Clive Palmer is planning to resuscitate his political party, vowing to contest every upper and lower house seat at the next federal election.
But the former federal MP will let his wife decide if he should seek to re-enter parliament.
Mr Palmer says he should never have deregistered the party after he opted not to recontest his Queensland seat of Fairfax in 2016, and PUP is bigger than him.
"I made a mistake. I thought that the Palmer party needed to have Palmer in parliament," he told AAP on Friday.
"In actual fact, we had a very large number of people that wanted to continue to be engaged."
Mr Palmer doesn't believe voters will be turned off by the gradual implosion of his party after the 2013 election, when defections saw its three senators reduced to one, Dio Wang, who went on to lose his seat in 2016.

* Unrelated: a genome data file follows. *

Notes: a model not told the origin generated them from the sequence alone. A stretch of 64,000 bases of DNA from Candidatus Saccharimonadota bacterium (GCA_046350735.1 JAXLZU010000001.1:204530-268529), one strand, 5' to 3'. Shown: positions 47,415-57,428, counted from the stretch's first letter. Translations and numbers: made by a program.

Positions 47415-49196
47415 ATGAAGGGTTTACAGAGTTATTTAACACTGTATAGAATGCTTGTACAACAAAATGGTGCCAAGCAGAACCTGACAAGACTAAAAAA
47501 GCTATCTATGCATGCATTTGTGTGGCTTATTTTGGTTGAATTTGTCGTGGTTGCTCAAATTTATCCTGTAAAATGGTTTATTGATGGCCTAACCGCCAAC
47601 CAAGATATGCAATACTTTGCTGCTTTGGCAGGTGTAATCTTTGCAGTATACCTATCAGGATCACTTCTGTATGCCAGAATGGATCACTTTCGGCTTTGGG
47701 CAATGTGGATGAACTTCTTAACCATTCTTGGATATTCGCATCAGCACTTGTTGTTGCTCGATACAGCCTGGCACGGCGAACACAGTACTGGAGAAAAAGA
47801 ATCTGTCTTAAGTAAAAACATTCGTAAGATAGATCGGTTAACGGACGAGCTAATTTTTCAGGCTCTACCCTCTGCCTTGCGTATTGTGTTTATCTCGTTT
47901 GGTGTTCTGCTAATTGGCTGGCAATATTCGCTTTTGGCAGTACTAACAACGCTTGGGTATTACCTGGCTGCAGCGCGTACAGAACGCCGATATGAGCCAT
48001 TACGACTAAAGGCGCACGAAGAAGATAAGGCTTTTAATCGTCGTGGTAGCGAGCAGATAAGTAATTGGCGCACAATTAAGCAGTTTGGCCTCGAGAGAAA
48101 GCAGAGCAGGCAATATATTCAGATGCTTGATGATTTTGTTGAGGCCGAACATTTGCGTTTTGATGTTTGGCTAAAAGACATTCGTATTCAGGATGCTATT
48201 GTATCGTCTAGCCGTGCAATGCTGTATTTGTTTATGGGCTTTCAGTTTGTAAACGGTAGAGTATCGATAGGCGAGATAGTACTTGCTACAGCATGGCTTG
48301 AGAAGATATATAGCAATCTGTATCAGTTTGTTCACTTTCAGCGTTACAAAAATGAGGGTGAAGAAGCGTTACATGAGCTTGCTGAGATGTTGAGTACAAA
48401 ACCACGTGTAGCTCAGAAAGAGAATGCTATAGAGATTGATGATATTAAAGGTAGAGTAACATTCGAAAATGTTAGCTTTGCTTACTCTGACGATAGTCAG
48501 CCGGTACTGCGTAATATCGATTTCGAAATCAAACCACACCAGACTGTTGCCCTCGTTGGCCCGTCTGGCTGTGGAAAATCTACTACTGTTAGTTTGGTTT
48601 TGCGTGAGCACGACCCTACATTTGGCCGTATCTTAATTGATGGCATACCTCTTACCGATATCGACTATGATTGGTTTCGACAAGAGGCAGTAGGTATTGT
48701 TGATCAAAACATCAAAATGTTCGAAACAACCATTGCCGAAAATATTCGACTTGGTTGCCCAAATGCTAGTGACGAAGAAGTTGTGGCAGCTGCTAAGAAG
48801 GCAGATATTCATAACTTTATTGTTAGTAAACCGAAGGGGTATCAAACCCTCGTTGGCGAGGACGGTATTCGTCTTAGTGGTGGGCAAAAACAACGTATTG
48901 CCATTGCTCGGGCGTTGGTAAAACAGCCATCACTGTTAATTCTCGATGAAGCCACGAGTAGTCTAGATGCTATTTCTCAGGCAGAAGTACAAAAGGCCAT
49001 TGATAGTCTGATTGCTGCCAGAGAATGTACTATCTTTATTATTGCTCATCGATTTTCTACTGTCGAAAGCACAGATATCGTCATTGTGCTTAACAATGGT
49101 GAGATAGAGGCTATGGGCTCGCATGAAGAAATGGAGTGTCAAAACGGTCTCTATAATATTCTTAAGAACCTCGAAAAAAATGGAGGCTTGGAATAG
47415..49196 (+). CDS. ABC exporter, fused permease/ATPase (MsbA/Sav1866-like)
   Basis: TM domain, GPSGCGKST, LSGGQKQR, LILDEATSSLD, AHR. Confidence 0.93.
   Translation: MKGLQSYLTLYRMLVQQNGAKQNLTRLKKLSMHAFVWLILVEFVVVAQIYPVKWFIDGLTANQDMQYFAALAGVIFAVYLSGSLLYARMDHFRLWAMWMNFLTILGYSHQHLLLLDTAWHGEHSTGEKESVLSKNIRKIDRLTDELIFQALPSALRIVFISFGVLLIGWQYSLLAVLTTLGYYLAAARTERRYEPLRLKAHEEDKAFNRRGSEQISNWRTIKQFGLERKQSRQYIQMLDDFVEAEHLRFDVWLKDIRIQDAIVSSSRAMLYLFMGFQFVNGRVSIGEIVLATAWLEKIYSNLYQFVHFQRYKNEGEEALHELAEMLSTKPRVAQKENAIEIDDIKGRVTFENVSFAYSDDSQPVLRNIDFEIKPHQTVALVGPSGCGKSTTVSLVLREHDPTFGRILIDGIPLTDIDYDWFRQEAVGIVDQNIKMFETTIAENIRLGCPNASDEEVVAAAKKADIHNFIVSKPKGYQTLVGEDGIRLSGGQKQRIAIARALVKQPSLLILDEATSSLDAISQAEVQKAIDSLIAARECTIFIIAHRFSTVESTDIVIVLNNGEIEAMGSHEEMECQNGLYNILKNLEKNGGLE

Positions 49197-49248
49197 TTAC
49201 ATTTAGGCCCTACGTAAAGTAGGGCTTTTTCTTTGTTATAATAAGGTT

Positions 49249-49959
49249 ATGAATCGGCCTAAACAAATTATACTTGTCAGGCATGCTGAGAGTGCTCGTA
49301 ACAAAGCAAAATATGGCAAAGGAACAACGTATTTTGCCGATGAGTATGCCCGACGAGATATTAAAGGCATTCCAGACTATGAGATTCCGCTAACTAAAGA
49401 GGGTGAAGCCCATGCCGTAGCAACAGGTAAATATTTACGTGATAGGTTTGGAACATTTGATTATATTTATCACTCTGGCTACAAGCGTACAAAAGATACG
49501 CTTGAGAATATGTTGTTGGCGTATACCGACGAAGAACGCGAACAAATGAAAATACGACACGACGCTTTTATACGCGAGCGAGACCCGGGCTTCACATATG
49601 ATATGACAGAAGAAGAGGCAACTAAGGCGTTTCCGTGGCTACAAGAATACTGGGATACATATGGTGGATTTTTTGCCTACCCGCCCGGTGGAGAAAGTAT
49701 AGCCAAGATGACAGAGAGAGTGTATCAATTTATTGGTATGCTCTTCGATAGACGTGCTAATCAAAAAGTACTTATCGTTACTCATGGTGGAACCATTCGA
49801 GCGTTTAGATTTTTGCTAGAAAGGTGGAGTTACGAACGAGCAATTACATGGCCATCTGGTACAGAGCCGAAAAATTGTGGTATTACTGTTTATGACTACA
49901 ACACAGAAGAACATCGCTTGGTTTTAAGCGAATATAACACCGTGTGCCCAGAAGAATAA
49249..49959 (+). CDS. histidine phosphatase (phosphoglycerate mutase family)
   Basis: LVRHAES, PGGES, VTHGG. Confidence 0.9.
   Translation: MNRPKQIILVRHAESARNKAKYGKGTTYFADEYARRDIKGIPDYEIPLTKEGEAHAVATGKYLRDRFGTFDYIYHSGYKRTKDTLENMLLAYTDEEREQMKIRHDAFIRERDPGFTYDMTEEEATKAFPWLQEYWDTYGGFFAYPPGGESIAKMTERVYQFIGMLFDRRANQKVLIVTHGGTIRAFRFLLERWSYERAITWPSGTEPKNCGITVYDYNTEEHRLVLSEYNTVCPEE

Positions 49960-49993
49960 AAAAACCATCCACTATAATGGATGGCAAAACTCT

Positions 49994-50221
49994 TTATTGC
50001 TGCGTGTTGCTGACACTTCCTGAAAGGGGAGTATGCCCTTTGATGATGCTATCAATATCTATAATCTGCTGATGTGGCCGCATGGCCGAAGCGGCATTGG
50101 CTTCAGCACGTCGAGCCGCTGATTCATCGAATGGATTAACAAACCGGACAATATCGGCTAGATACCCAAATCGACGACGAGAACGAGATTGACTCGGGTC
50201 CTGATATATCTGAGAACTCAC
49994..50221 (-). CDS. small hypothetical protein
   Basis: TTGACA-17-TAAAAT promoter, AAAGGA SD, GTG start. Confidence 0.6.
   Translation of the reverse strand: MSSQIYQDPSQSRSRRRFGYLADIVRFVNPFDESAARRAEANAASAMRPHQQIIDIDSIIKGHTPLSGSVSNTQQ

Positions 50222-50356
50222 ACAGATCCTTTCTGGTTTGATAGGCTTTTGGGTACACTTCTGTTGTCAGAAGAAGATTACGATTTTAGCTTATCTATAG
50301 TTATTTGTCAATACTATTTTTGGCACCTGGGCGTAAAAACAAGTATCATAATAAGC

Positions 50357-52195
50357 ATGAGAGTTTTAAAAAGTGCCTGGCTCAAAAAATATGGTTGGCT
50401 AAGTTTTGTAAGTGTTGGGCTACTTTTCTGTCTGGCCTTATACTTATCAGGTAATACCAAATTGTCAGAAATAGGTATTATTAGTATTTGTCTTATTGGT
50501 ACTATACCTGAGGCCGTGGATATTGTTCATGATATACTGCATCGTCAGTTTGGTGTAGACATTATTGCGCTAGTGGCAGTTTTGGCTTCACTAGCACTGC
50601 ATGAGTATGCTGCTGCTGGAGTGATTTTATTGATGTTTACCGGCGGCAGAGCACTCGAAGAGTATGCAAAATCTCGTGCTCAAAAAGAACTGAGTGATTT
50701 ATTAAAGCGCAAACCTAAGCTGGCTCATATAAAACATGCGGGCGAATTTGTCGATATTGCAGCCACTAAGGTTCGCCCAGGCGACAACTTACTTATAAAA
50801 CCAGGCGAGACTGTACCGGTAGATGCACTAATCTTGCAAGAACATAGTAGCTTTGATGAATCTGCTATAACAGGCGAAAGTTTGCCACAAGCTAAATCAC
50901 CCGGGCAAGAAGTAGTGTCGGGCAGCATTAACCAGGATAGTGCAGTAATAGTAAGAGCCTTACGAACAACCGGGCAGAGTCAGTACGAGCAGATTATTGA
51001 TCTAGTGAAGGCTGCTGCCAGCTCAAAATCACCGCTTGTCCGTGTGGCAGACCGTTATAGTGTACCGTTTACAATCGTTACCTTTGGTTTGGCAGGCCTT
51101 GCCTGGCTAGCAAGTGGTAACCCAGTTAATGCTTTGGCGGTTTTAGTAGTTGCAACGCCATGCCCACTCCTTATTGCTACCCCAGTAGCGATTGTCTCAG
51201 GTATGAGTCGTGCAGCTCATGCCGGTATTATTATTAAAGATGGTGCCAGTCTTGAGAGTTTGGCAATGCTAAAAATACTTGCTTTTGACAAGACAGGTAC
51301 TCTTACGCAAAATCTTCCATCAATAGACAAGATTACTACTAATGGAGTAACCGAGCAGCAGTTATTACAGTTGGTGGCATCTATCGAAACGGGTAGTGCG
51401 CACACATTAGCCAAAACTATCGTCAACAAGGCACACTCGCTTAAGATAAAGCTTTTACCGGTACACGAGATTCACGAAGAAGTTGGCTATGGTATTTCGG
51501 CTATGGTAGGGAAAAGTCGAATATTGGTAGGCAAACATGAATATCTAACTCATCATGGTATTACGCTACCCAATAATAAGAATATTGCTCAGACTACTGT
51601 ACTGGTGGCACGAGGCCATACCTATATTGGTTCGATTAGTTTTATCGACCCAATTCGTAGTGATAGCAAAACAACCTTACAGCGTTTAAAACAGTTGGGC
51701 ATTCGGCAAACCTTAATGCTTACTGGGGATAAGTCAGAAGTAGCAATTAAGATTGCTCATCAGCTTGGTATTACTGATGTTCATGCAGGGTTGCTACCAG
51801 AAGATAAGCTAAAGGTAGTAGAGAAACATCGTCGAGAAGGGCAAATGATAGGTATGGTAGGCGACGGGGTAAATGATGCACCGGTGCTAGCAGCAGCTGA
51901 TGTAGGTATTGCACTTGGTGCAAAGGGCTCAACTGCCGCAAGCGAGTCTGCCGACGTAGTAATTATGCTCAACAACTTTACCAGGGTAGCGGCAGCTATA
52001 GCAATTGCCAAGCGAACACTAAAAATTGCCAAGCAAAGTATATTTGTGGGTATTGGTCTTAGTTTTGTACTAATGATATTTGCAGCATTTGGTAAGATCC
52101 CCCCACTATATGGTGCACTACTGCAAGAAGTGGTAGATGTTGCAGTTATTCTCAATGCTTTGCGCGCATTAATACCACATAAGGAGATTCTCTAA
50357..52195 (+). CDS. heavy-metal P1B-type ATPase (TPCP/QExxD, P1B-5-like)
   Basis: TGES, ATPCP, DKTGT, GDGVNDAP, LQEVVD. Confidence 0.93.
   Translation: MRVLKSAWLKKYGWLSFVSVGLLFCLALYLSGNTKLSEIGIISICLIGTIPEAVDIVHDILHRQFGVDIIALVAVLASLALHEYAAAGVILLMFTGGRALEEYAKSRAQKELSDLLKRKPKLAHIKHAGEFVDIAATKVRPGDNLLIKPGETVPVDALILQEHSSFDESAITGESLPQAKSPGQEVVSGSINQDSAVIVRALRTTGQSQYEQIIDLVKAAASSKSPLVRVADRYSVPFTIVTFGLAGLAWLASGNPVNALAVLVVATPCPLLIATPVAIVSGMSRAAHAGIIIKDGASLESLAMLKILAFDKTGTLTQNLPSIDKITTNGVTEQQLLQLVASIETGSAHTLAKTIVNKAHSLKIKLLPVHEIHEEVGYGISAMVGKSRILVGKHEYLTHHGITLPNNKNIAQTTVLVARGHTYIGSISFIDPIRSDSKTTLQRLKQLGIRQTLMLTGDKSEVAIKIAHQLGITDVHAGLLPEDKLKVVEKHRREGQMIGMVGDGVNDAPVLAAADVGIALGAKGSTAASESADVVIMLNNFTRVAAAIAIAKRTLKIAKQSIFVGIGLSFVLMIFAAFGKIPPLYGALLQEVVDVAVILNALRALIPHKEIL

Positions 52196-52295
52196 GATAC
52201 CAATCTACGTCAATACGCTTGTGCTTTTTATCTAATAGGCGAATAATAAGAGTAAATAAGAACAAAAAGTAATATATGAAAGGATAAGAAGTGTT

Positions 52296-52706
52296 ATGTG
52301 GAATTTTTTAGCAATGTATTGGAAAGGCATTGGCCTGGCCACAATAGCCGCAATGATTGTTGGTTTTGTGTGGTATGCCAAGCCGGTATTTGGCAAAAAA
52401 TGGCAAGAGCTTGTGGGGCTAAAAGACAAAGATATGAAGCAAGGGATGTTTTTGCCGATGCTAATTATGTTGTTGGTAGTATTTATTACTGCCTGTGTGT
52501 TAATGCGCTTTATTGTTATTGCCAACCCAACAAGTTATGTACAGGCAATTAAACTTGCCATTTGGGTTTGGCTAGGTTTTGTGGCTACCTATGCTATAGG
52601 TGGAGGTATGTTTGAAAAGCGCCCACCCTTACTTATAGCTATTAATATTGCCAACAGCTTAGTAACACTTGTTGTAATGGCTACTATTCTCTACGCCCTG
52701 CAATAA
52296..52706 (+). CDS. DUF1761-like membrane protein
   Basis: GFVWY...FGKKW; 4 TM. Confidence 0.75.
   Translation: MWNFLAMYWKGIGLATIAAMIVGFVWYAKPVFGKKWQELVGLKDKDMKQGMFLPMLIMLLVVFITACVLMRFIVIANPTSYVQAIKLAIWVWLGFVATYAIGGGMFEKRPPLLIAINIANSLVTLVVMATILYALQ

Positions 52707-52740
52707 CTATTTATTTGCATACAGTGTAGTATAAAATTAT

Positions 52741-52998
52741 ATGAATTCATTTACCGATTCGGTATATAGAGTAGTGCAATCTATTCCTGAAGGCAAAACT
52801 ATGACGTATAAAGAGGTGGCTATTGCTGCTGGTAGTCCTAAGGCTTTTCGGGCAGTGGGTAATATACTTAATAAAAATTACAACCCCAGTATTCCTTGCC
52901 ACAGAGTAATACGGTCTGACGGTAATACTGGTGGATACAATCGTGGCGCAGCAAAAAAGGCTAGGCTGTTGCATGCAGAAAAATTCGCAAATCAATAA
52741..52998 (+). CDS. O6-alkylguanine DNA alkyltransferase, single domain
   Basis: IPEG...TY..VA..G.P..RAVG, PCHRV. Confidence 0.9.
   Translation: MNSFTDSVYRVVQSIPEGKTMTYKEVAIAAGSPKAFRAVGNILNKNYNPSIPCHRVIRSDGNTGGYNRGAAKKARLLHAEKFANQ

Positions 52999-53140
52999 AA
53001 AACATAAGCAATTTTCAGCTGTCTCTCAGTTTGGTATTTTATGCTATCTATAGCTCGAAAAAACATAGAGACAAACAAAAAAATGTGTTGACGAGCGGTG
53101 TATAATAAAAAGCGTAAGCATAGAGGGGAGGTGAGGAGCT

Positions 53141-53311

Neither is he worried about the party's rebirth being damaged by an ongoing legal case about the collapse of his Queensland Nickel business, and a probe by the corporate regulator.
But Acting Queensland Premier Jackie Trad said voters would remember Mr Palmer's past actions.
"If Clive Palmer wants to run in any election, I think that Queenslanders will walk into the ballot box, see Clive Palmer's name on the ballot paper and remember what he did to hundreds of works in Townsville," Ms Trad told reporters in Brisbane on Friday.
"Quite frankly there's still a lot of people in Townsville doing it tough because of the poor management of Queensland Nickel."
In an earlier statement, Mr Palmer said PUP's executive committee had made the decision to revive the party, not just him.
"Turnbull and Shorten don't care about our future generation and seek to deprive rather than provide opportunities for young Australians," he said.
"It's time to join the resistance."